Download 6Mb Abstract From review of historical projects, there is evidence that limitations in contemporary safety assurance approaches for software-dependent systems contribute to programmatic and certification difficulties, e.
This thesis investigates the effects of specific sensor limitations in enhanced flight vision systems EFVS on general aviation pilot performance during approach and landing, specifically, sensor range and EFVS portrayal of runway markings.
The background section of this thesis describes some of the current sensor technologies with EFVS: In addition, the connections between pilot tasks, information requirements, visual cues and information processing level are identified.
These connections show how limitations of sensor technologies could affect pilot performance. These effects were then assessed in a fixed base flight simulator of a general aviation aircraft with an EFVS system.
The sensor range and portrayal of runway markings was varied while measuring pilot performance.
Pilot performance during approach was measured according to FAA instrument certification standards and landing performance was measured using standards taught during private pilot courses. The results show that pilot performance in tracking an instrument approach is negatively affected by reductions in EFVS sensor range, while the vertical speed and distance from centerline had exceedances beyond acceptable standards when the EFVS did not portray runway markings.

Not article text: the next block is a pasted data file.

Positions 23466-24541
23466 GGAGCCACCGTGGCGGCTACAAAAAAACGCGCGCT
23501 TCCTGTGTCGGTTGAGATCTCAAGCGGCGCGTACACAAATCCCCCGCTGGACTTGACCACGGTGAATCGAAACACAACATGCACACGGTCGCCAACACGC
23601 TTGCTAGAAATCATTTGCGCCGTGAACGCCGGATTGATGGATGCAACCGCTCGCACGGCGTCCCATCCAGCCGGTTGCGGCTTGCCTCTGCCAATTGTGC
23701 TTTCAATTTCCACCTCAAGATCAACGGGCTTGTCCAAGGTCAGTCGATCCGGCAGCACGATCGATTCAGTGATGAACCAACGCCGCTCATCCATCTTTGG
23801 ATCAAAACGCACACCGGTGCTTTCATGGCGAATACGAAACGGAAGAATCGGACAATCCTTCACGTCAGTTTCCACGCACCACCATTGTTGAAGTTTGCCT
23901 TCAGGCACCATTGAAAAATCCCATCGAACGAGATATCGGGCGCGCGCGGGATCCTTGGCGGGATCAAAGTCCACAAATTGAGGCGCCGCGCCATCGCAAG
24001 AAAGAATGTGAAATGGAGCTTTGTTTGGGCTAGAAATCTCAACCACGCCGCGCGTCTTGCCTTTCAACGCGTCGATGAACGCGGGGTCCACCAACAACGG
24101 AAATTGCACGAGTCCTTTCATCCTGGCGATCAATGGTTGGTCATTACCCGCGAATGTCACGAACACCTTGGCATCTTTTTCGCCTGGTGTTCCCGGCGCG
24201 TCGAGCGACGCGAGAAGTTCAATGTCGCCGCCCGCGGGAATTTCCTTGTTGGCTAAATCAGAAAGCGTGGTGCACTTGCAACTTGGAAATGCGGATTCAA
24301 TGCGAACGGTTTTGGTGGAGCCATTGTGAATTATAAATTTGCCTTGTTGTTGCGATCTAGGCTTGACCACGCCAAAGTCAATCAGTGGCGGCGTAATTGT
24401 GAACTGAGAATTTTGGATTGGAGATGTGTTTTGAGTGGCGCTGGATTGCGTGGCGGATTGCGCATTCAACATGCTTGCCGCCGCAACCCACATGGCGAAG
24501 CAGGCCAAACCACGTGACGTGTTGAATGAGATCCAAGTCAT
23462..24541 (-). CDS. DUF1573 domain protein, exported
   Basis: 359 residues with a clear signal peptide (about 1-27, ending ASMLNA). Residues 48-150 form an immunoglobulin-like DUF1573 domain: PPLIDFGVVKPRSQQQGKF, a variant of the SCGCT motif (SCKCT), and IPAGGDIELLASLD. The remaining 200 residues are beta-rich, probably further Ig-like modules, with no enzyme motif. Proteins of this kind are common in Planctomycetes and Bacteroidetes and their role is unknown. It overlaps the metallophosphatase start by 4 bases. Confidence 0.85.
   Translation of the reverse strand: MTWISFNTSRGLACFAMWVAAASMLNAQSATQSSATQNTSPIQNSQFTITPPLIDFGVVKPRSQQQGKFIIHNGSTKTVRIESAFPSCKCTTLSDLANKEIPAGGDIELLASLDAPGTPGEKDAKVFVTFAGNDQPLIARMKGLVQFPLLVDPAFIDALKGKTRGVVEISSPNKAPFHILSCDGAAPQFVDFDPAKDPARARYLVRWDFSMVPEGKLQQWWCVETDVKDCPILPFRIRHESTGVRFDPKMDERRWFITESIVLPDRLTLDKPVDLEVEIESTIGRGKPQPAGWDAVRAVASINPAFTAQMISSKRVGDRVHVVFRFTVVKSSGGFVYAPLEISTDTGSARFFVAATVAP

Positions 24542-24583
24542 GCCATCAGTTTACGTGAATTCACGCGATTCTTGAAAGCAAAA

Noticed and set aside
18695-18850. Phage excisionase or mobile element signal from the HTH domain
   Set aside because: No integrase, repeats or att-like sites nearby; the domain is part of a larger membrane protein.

These results identify the key minimum specifications of EFVS sensor range and ability to portray runway markings for their implementation in general aviation.CURRENT AND HISTORICAL TRENDS IN GENERAL AVIATION IN THE UNITED STATES K amala I.
Shetty and R. John Hansman This report is based on the S.M. Thesis of K amala I. Shetty submitte d to the Department of. CURRENT AND HISTORICAL TRENDS IN GENERAL AVIATION IN THE UNITED STATES K amala I.
Shetty and R. John Hansman This report is based on the S.M.
Thesis of K amala I. Shetty submitte d to the Department of. The Federal Aviation Agency (FAA) is a creation of the Federal Aviation Act which gave it wide-ranging authority to fight aviation hazards as well expansive rulemaking powers and the sole responsibility for maintaining and developing a common military-civil system of air traffic control and air navigation control.
Abstract. The impact of rapidly rising fuel prices upon future general aviation aircraft requirements is explored.
The current configuration of the fiberglass XVA aircraft is presented and it is shown that the aircraft can become a cost effective testbed for fuel efficient general aviation aircraft configurations.
The Master of Science in Aviation Human Factors requires the satisfactory completion of a minimum of 36 credit hours of approved coursework. Students have the option of either a thesis program of study, or nonthesis program of study that includes a final program examination.
Furthermore, introducing an ADS-B–enabled conflict alerting system generates an incentive for General Aviation users to voluntarily equip with ADS-B avionics. The work presented in this thesis describes the process followed to develop an ADS-B–enabled, high-precision conflict alerting system.